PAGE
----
Page updated 4th May 2014
The Bowling Green is located in Blackboy Road, which was also known as the Bath Road, as it was on the main route out of Exeter for stage coaches heading to Bath. The house dates back to an active rope makers which was established in the late 18th Century.
The earliest listing as a rope makers on the site is from 1791, when it was run by James Hill, who originated from Sandford, Devon. His son James (2) married Maria Woof, a woman from St Sidwell, in 1808. In 1822, he was declared bankrupt, and the Flying Post published his petition to be allowed to continue his business, stating “Your Petitioner has a wife, and four children under the age of thirteen, and is deprived of all means of supporting them, except from the benevolence of his fellow-citizens, to enable him to resume his business, as a twine spinner."
His wife, Maria ran the rope makers after the bankruptcy, before their son James (3) took over, and in 1830 he purchased the property 30 Black Boy Road, located next door. A cottage fronted the road, and he applied for a beer house license. His daughter Elizabeth, married Alfred James Donohue in 1859, and lived briefly at her father’s. He had been a soldier with the 8th Hussars, and was one of the trumpeters who sounded the advance for the famous Charge of the Light Brigade, at Balaclava, Crimea.
A plan for a St Sidwell's feoffee shows the land for the rope makers at the rear. The base of the T is the frontage on the road, and the long crossed section at the rear is the ropewalk, where the strands that make up the rope were laid, and twisted into rope. It is probable that the Hill’s ropewalk was contained in a long timber shed.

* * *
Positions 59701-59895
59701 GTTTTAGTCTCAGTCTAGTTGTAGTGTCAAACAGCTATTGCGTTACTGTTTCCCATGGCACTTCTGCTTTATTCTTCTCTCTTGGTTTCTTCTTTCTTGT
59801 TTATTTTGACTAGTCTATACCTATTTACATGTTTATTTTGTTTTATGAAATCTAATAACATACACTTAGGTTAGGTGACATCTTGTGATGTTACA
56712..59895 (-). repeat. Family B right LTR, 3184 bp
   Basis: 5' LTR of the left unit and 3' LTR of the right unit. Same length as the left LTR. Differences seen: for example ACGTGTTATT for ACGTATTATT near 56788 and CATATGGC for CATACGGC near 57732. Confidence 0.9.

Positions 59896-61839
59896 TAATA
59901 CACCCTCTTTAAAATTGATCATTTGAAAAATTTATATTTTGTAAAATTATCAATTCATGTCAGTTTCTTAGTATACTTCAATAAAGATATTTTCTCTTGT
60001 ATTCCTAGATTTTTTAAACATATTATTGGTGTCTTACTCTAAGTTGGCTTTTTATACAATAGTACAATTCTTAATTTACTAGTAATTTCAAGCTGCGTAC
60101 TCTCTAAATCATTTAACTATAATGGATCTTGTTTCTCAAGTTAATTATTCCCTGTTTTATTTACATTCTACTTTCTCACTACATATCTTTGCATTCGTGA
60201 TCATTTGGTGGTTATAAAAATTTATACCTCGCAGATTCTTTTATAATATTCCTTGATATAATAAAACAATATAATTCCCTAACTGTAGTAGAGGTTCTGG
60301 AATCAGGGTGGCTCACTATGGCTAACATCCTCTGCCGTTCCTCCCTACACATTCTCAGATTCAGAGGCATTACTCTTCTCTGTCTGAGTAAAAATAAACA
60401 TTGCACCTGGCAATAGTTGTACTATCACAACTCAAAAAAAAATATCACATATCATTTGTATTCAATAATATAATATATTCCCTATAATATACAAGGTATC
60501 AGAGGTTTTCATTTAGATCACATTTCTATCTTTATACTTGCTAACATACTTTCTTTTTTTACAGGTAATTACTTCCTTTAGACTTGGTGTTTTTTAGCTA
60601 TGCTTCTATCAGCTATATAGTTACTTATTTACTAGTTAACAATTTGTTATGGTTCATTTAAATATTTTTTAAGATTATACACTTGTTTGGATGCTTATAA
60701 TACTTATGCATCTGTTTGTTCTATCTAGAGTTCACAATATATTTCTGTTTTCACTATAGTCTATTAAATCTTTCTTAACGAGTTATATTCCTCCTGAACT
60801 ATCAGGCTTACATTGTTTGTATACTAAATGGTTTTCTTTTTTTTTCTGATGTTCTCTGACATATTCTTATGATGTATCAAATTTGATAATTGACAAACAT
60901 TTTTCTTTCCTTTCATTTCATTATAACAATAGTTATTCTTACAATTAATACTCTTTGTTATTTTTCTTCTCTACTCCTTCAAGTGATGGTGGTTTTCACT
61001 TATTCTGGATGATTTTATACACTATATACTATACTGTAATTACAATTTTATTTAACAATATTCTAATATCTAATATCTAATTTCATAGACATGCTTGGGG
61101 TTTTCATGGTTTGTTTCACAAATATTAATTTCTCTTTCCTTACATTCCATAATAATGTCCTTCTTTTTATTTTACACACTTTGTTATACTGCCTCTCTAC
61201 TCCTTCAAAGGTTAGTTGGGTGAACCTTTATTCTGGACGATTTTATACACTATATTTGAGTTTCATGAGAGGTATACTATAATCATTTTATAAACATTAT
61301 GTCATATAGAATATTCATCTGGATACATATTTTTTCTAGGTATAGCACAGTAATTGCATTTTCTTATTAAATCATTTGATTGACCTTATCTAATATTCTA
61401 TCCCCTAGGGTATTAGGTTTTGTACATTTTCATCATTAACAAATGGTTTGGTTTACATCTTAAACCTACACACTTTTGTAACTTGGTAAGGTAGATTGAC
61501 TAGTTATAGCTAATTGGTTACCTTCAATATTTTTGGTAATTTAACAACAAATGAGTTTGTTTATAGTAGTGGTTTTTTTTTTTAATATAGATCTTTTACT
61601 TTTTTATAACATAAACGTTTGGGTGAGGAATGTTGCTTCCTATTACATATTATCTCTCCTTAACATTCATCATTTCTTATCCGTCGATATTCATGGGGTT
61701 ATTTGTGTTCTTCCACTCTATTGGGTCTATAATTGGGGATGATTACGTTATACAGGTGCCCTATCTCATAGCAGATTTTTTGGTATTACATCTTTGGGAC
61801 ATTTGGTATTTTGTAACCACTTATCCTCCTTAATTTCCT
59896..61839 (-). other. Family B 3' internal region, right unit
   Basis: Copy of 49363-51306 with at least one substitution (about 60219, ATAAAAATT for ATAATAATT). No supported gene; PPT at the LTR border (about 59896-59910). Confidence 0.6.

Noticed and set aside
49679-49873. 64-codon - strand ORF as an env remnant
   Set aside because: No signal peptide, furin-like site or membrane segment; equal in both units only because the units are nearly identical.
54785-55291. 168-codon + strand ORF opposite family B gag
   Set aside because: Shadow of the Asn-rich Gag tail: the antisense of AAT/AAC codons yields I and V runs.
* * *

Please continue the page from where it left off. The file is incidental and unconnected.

In June 1898, by order of the mortgagee, the Ropemakers Arms was for auction; Mr James Wilcocks Hill (4) was in possession, and must have fallen behind with his payments. Thus, the last of a long line of the Hill family vacated the premises, and in 1900, the new owner rebuilt the premises, although according to the report, the changes did not improve the facilities for drinkers. In 1902 the license was transferred from Mr C Morgan to Mr W C Chambers. Then in 1908 from Chambers to Mr J Whensley.
The pub was named the Bowling Green, in December 1987, probably due to its proximity to the Exeter Bowling Club green opposite, rather than any association with Sir Francis Drake. The pub sign shows Drake playing his famous game of bowls, before he embarked his ship to fight the Spanish in the Armada. On July 18, 1588, he was playing a game on Plymouth Hoe when he was informed of the approach of the Spanish Armada. He said "We still have time to finish the game and to thrash the Spaniards, too."
The modern Bowling Green often has live music, and a quiz night, as well as providing food.
1839 - Hill, James, Black boy road - Robson's
1844 - Hill Jas. rope maker, Hampton buildgs, Black Boy road - Pigot's
1850 - Hill James, Black Boy road - beerhouse, White's. Also listed under Rope & Twine maker.
1858 - Hill, J., ropemaker, Blackboy-road - West of England Pocket Journal
1878 - 29-30 Hill Mrs S. rope, &c. maker - Whites
1898 - James Wilcocks Hill vacted as the premises were auctioned
1902 - Mr C Morgan to Mr W C Chambers
1908 - Mr Chambers to Mr J Whensley
1912 - Ropemakers' Arms, Whensley, J., 29 and 30, Blackboy rd - Kelly's
1923 - 29 & 30 Whensley Jn. beer ret - Post Office
1927 - Mr Whensley died and the license transferred to Alma his widow
1934 - Ropemakers' Arms, Field, S., 29 and 30, Blackboy rd - Besley's
1939 - 29 & 30 Ropemakers' Arms P. H. Chas Miller - Kellys
1940 - Mr Charles Miller to Mr R A Doncaster
1956 - Ropemakers' Arms Inn, Fredk. J. Nicholls, 29/30 Blackboy rd - Kelly's
The Bowling Green public house. The site of the ropemakers was a T shape, with the ropewalk across the top.
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